I hate when cab drivers ask me if I want to take the Brooklyn Bridge. It’s like, “No man, I want to kill myself, but on the Triborough.” Anyway, I get Tindr. I get a match. I write, “I’m looking at a plant.” He writes, “You’re staring at plants nice.” I delete Tindr. Had I known I was only going to be proposed to once, I would not have responded, “What about your girlfriend?”
Phillipa asks me how can I let bald men go down on me. She thinks women want to look down between their legs and know, This is my lover or This is my newborn child. Oh god but then I know a woman who calls herself “a lover for the left.”
I tell Phillipa I’m going to marry Asad because I feel safe and smart around him. “That’s because he has a car,” she says. “I felt safe around a man once. Or I wanted a ride home. You see what I mean?” I do, I do.
I go to Lucien for a dinner. A man describes me as “depressed and alternative” and his girlfriend as “popular.” (Last month, I systematically emailed all his best friends to say I was “obsessed” with him.) I’m still waiting for a man to describe any woman as “deeply sane.”
I ask my ex-boyfriend, on gchat, if he’ll marry me. “You care too much about what I think,” he says. A week later he sends me an email for Thanksgiving: “Avoiding turkey because I don’t like it.”
My ex-boyfriend’s best friend emails to say I can pick up the clothes I’ve left at his apartment while he was out of town. I thank him for not throwing them out. He says, “Stop being crazy. I’m going out for Oreos.” I look through my emails from two years prior, and sure enough I have one from my ex-boyfriend that says, “You are crazy. I’m going out for some Oreos.”
I tell the Oreo story to my winter boyfriend and he says, “Sounds like they like Oreos.”
My ex-boyfriend’s best friend says I have to move out of his apartment again because he’s coming back early from Europe. Two days later, he emails, “What a feminist vibe this place has now!” This time I broke the toilet seat, threw out the rugs, left them to get waterlogged in the backyard, and lost his first edition of Leonard Michaels. (Sorry, his “signed first edition of Leonard Michaels’s short stories.”) I think of him as a kind person. He says, “You can stay for a bit if your only other option is homelessness/turning tricks.” Then he says, “But I know you’re a girl with options.”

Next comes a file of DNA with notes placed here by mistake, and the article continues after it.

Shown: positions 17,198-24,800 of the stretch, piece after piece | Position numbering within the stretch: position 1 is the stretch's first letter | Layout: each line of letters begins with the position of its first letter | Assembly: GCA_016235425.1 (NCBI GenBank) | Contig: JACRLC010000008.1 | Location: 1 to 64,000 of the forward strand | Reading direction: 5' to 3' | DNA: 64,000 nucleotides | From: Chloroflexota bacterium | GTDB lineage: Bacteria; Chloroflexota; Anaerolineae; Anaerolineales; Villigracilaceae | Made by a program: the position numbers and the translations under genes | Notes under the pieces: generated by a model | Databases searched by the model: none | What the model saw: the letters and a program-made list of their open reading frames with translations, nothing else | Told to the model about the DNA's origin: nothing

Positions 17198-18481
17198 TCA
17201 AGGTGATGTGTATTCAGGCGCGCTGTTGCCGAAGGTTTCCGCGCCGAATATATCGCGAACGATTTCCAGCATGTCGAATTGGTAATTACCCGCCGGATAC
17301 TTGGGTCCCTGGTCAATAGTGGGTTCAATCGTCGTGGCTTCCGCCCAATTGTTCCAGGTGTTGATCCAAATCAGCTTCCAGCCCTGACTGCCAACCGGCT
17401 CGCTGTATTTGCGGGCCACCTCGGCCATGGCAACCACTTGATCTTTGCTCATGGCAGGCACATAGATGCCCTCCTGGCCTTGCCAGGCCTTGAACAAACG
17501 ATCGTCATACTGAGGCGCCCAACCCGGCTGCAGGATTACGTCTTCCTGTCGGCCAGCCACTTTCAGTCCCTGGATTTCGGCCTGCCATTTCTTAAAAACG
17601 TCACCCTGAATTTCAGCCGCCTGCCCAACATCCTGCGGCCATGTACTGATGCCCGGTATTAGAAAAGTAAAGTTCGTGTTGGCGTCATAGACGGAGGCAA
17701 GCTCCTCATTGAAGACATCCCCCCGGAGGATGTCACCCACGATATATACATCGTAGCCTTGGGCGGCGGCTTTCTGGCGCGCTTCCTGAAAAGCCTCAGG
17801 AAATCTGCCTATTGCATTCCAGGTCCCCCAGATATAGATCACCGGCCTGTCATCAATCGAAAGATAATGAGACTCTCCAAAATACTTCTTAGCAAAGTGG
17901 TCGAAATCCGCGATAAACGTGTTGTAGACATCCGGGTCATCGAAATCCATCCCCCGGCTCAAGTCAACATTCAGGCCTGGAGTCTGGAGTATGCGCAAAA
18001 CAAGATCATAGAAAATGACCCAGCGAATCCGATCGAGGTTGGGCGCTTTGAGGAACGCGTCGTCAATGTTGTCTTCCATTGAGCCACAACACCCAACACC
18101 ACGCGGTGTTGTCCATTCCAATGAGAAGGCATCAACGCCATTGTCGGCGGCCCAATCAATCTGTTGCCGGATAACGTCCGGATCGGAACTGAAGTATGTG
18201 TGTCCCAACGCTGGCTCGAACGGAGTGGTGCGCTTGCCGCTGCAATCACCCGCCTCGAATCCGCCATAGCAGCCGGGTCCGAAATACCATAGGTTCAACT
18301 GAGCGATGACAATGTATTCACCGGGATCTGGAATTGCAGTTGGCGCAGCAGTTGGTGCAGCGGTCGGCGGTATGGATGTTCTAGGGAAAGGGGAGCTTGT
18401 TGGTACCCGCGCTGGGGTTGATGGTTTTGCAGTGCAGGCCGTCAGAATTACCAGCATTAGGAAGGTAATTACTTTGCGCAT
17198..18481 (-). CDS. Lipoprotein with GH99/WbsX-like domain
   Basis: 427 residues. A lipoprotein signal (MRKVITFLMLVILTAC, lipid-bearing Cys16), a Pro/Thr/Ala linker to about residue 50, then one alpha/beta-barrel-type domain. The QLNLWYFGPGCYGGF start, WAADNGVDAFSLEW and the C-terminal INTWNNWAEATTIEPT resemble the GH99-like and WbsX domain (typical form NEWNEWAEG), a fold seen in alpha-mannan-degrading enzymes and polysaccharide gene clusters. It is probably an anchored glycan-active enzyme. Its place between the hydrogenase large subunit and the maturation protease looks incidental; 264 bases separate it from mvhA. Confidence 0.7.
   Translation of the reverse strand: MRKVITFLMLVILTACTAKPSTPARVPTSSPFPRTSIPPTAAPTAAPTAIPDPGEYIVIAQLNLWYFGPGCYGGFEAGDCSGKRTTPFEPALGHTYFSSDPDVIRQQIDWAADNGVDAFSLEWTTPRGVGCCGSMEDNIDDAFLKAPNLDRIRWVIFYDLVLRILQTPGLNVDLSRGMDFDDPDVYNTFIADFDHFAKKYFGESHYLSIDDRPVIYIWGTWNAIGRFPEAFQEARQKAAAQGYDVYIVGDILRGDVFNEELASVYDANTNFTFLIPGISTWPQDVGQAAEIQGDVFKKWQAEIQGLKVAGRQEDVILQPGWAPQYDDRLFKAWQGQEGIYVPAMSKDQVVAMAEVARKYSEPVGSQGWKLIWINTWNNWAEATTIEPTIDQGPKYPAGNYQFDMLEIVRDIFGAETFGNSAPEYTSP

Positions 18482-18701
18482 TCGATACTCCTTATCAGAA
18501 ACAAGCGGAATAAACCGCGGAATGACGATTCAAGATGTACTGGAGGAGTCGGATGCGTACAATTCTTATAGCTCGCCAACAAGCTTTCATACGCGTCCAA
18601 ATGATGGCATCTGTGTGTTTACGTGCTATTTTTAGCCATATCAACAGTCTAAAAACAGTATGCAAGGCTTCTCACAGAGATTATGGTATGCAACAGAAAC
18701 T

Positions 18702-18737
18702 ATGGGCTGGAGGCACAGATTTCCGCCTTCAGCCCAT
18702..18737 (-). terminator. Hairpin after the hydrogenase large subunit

So I keep telling myself to myself.
I move back to Manhattan—unfashionably east—into an old editor of mine’s empty apartment downtown. I let Phillipa have the spare bedroom. In exchange for rent, she paints an eight-by-five-foot portrait of me sprawling nude on the editor’s grandparents’ lounge chair. In bright, looping yellow letters she writes, “Life is SO easy!!!!”
In December, Phillipa decides she wants to take the painting back to London. Rent is a pair of cashmere sweatpants. “Wish I was with you,” she texts, “but I just puked in the Aegean on some blue fish instead and a bit on the yacht and a bit on my foot.”
I’m at Blue Ribbon with Haluk watching a young girl eating with a real suit. “Do you know what fondue is?” the suit asks. She doesn’t. “You’ve been in New York an hour and see what you’ve learned!” He beams.
Haluk gets bored, pays the check, and leaves me alone in the restaurant to wait for the food. I call my winter boyfriend and invite him to come eat a hanger steak. Whenever he meets anyone I know he says, “You know a lot of . . . characters.” Whenever I introduce him, I say, “This is my winter boyfriend . . . He’s very political.”
I’m waiting outside the Gilded Lily. “Everybody in but the suit,” says the doorman. “Buddy,” he says as we file in. “Hey buddy! You’re the suit.”
I call Phillipa and ask if Haluk is famous. “He’s the Andy Warhol of Turkey,” she says, “which is a lot like being the Jeff Koons of Libya.” He hasn’t made any art since 2008. Underemployed, I walk to TriBeCa in the afternoons and we do facemasks with his maid.